December 12, 2004


Today is a day full of exam thoughts. I went to sleep thinking about how to write my second exam and woke up at 3 a.m., still thinking about it. I'm scheduled to proctor my first exam this morning at 8:30--yes, a Sunday morning. The class is Religion and the Constitution, and students have repeatedly pointed out the irony of giving an exam in the Religion and the Constitution class on a Sunday morning. Last night was the big Law School Christmas party, held at an extravagant Art Deco-themed house on Lake Mendota. The array of food and drink amazed. People spend hours doing things like candying orange and lime slices and deep-frying turkeys. A grand piano played holiday tunes automatically. There were lots of faculty and faculty family, including many cute kids dressed up in holiday clothes.

I got a ride from someone who needed to leave early, and I said I didn't mind leaving early, because I haven't finished writing an exam that's scheduled for Monday at 1:30, and I'm proctoring my other exam at 8:30 Sunday morning. "Why are you proctoring your exam?" she asked. "Well, that's a different question," I said, not interested in exploring that angle. The fact is, I've agreed to do it. I guess proctoring one's own exams must not be that common around here anymore, but it's too late to worry about that now. I'm scheduled to proctor and proctor I will. Half an hour after the proctoring's over, I've got a question and answer session scheduled for the class that has the Monday exam. If they read my blog, they will know that I've been up since 3 a.m. and that I went to a party the night before. They will also know I have not yet written the exam.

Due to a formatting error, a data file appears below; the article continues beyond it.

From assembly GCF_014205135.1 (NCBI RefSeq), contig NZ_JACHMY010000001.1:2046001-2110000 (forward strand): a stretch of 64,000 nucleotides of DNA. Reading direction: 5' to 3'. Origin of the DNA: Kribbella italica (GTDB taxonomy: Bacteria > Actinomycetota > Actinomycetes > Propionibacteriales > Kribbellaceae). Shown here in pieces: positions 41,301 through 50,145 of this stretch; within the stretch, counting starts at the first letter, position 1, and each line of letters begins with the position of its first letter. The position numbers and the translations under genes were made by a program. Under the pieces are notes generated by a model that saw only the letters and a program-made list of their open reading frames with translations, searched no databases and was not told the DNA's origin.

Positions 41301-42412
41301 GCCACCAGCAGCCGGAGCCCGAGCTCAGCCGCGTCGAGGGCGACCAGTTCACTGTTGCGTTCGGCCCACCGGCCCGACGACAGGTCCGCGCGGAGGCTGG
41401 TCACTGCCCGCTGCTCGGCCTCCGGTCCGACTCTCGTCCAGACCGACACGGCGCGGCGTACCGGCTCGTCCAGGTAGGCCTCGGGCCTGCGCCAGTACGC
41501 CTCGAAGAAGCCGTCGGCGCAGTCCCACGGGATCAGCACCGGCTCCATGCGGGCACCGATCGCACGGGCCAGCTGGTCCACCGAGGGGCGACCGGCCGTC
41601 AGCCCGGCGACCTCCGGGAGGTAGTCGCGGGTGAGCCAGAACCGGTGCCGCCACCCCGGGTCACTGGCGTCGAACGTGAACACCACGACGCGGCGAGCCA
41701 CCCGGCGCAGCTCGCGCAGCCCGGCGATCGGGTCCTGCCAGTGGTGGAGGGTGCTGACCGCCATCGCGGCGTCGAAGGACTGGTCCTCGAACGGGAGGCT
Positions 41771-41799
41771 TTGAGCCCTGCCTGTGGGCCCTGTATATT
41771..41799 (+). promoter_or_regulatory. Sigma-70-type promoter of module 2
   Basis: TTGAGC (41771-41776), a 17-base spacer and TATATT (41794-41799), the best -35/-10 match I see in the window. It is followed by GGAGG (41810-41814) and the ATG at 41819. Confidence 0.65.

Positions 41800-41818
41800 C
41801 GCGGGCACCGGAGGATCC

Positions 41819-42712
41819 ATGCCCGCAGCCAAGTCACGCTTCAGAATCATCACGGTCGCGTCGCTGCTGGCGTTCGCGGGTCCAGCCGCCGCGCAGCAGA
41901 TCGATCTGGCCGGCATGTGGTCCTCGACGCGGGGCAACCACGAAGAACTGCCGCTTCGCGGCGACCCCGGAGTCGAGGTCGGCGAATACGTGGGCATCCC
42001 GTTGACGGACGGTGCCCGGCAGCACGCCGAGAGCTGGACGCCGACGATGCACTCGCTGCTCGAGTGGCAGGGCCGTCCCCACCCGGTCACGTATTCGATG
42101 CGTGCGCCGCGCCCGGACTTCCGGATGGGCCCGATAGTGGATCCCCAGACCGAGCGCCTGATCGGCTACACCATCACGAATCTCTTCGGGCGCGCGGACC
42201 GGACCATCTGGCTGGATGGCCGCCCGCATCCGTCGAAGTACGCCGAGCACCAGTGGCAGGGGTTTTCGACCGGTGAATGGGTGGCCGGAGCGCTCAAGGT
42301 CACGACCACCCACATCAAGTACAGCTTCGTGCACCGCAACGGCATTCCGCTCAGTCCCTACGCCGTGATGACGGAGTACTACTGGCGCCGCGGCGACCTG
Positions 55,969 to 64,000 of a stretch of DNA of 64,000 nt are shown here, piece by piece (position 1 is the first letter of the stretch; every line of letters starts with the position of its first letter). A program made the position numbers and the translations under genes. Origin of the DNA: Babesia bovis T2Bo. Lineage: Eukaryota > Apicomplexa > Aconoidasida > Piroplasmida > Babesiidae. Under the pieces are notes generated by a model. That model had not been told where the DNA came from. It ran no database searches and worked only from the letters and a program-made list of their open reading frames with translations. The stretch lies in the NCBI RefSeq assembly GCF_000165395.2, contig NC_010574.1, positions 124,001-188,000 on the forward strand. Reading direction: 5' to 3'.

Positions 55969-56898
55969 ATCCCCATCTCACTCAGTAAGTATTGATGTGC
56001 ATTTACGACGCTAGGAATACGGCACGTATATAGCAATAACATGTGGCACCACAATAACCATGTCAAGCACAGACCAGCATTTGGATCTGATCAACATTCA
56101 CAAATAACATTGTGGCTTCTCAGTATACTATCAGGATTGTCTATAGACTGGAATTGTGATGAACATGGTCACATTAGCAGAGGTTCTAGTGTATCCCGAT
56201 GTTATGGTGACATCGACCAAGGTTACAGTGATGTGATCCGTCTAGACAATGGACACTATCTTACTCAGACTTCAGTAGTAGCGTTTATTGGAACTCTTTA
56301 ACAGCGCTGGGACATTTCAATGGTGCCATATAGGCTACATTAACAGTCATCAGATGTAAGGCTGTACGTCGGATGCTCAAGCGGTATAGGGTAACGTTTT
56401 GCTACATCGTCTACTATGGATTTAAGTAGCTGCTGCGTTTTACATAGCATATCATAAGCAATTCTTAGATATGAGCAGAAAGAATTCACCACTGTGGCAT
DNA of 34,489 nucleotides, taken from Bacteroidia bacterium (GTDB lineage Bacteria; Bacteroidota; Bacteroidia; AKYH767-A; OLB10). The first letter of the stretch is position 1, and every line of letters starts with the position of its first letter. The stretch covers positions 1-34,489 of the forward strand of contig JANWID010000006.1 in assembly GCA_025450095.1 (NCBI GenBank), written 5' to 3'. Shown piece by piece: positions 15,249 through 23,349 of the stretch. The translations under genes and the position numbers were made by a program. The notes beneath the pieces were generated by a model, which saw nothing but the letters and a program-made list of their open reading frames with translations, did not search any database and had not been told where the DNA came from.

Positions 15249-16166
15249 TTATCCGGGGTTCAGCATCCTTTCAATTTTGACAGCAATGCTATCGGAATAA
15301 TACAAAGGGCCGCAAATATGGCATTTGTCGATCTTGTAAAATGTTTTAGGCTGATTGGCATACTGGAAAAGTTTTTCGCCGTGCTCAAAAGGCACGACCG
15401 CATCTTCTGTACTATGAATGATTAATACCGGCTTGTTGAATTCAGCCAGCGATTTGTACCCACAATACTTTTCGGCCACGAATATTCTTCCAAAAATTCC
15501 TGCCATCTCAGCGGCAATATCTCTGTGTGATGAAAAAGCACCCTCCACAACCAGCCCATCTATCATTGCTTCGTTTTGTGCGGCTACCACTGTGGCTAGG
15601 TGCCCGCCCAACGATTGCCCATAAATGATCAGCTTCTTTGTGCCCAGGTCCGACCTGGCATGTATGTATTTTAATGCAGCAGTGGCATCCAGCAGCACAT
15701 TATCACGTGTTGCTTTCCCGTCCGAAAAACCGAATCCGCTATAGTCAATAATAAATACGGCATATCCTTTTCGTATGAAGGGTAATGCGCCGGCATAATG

Ah, well, it's only 6:15. Still two more hours before the Religion exam. There's time enough to make quite a lot of headway on the CivPro2 exam if I just do it. Do I deliberately wait until the flames of deadline are licking at my heels? Much as I hate the pressure, I have learned from too many years of experience that the deadline unleashes powers of concentration and creativity that I can't just call into service at will. There are many days when I mean to do a task and can tell that my mind has a mind of its own, preventing me from starting, refusing to work until the point when the deadline unlocks its otherwise unreachable power.

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